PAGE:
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11 January 2017
£65m bill to preserve Scottish heritage sites

It will cost £65m (about 79m US$ or €75m) to protect and restore Scotland's heritage sites over the next decade, according to a study on behalf of the Scottish government. The report by Historic Environment Scotland found more than half of the 352 sites it manages are at risk from hazards such as flooding and erosion. It also said climate change and extreme weather were putting 'additional stresses' on historic buildings.
     Historic Environment Scotland (HES) is responsible for managing and preserving buildings and monuments including Orkney's Neolithic sites. In its report, which was commissioned by Culture Secretary Fiona Hyslop, it found that 89% of its sites were exposed to damaging environmental effects. Taking into account factors such as the presence of site staff and conservation teams, 53% were thought to remain at risk from hazards such as flooding and erosion, with 28 sites classified as very high risk and 160 as high risk.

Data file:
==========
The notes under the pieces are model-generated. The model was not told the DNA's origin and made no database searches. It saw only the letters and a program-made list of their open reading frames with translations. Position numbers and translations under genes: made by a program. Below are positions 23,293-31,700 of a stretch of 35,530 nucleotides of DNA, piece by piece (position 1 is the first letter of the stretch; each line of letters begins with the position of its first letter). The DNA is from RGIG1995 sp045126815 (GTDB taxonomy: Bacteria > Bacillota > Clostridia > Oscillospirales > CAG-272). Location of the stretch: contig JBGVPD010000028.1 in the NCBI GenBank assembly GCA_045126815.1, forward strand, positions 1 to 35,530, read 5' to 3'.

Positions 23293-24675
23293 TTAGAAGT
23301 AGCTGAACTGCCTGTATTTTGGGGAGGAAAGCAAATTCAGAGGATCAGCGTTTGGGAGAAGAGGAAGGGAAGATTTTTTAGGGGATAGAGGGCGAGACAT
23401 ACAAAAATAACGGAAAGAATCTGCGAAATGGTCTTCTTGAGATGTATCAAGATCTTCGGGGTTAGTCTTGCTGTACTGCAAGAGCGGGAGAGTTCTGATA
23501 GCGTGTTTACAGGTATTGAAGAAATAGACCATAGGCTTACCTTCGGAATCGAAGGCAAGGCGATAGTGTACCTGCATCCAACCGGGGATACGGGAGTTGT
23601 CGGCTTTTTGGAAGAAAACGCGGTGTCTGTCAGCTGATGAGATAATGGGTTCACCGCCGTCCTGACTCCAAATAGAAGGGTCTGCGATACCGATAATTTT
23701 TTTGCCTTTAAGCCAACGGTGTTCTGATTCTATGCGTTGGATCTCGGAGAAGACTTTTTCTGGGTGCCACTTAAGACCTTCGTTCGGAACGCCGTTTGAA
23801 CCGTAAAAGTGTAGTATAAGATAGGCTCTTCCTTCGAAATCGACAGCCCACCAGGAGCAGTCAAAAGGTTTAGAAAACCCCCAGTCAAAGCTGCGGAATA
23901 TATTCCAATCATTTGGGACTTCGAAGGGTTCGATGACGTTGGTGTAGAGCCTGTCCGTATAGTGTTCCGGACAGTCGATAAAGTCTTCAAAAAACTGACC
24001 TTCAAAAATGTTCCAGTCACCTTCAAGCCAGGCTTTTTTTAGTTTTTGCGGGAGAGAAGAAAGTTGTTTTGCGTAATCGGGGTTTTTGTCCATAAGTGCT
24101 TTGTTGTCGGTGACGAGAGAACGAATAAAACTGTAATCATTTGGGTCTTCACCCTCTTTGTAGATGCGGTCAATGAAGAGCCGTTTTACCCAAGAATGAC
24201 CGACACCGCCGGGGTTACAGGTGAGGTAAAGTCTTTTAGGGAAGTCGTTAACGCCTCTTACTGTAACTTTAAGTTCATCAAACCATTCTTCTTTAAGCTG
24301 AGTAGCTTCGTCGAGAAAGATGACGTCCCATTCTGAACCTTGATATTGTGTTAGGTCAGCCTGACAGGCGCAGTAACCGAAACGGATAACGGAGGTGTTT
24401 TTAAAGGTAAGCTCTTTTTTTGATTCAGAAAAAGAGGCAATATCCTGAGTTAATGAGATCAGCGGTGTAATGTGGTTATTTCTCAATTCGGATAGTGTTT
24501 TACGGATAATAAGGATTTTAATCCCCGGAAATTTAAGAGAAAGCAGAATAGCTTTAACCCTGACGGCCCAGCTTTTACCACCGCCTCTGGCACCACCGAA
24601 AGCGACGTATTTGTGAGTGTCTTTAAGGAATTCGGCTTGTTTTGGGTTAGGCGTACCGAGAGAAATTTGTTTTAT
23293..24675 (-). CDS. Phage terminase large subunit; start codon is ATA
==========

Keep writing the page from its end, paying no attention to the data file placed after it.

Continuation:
HES warned of 'resource challenges' as it estimated investment of £65m would be needed over the next ten years to ensure the "satisfactory condition" of its properties.
And it said an extra £2.1m was needed each year thereafter to sustain that condition.
     Ms Hyslop said: "Historic Environment Scotland's new conservation study gives us a detailed understanding of the impact on our own heritage sites and tells us what is required to protect and preserve them for the future." Dr David Mitchell, director of conservation at HES, said the report would "provide a basis for investment decisions over the next decade and determine how we will manage over 300 of Scotland's most cherished places and associated collections for future generations."

Edited from BBC News (9 January 2017)

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